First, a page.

Twenty-three-year-old Juan Manuel Montes was deported to Mexico in February despite the fact that he had protected status under the Deferred Action for Childhood Arrivals program. Now he's suing the Trump administration.
Montes' case is believed to be the first case of a DACA "Dreamer" having been deported. President Donald Trump had previously suggested that young people with DACA status may continue to be protected from deportation even under his nationwide immigration crackdown, but Montes' case indicates that the estimated 740,000 young "Dreamers" may not retain the protected status they gained under Obama.
Montes came to the United States at the age of 9, according to a statement from the National Immigration Law Center. He had worked in agricultural fields and attended a local community college, where he studied welding, according to the NILC. Montes also has a cognitive disability from a traumatic brain injury he sustained as a child.
In February 2017, Montes was reportedly visiting his girlfriend in Calexico, California, when he was detained by border patrol. Although he reportedly told officials he had DACA status — his ID was in a friend's car — he was questioned in a local station. According to the NILC, officials "made him sign documents without allowing him to see an immigration judge, seek counsel or obtain copies of the documents he signed."
Within hours of being detained, Montes was deported to Mexico. NBC News reported that Customs and Border Patrol officials claimed that Montes' DACA status had expired, but Montes' lawyers have reportedly shown copies of his work authorization card that show his DACA status doesn't expire until 2018.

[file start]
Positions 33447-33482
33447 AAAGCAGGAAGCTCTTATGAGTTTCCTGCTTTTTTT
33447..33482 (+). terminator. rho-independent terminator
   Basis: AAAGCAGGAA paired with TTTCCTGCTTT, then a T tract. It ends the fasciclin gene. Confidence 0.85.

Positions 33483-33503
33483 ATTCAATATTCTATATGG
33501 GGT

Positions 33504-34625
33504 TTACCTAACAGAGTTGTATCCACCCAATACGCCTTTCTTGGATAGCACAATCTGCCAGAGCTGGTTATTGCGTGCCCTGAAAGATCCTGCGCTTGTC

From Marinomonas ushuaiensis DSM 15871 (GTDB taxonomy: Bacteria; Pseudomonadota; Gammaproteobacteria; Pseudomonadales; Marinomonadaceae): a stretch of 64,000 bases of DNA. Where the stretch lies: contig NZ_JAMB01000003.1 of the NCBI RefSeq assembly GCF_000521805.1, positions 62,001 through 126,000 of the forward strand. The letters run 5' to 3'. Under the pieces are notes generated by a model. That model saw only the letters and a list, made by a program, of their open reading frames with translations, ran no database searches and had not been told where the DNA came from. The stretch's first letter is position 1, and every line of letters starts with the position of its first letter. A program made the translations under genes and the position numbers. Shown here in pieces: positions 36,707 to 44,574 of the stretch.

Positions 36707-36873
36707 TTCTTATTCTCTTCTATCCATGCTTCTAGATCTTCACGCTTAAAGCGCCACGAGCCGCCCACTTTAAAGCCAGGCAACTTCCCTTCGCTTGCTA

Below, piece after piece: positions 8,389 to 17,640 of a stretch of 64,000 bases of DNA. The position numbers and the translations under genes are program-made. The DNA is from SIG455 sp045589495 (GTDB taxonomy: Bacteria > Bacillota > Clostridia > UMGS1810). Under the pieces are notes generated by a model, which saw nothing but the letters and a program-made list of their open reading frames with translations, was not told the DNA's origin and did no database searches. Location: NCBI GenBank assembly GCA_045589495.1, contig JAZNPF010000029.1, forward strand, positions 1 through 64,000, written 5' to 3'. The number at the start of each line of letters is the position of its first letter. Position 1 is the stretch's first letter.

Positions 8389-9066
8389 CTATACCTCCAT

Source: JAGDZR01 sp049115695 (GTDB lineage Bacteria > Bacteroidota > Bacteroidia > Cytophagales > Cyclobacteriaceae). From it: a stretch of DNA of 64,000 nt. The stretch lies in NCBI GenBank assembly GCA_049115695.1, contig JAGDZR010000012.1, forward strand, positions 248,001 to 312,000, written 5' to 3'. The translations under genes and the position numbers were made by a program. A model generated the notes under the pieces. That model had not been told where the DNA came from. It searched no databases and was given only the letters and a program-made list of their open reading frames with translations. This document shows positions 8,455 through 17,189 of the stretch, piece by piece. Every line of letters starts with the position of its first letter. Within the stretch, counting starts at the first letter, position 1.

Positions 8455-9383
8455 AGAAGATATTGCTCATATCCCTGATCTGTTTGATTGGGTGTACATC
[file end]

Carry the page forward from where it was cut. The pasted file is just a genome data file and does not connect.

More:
"I was forced out because I was nervous and didn't know what to do or say, but my home is there," Montes said in a statement from the NILC. "I miss my job. I miss school. And I want to continue to work toward better opportunities. But most of all, I miss my family, and I have hope that I will be able to go back so I can be with them again."
Now, Montes and his attorneys are suing the Trump administration, "demanding that the federal government turn over key information about his sudden deportation," and arguing that immigration officials failed to show any legal basis for deporting Montes.
"We look forward to presenting our case to the court, because our client has the right to know why and how he was physically removed from the United States when he had permission to live and work here," Montes' attorney, Mónica Ramírez Almadani, said in a statement from the NILC.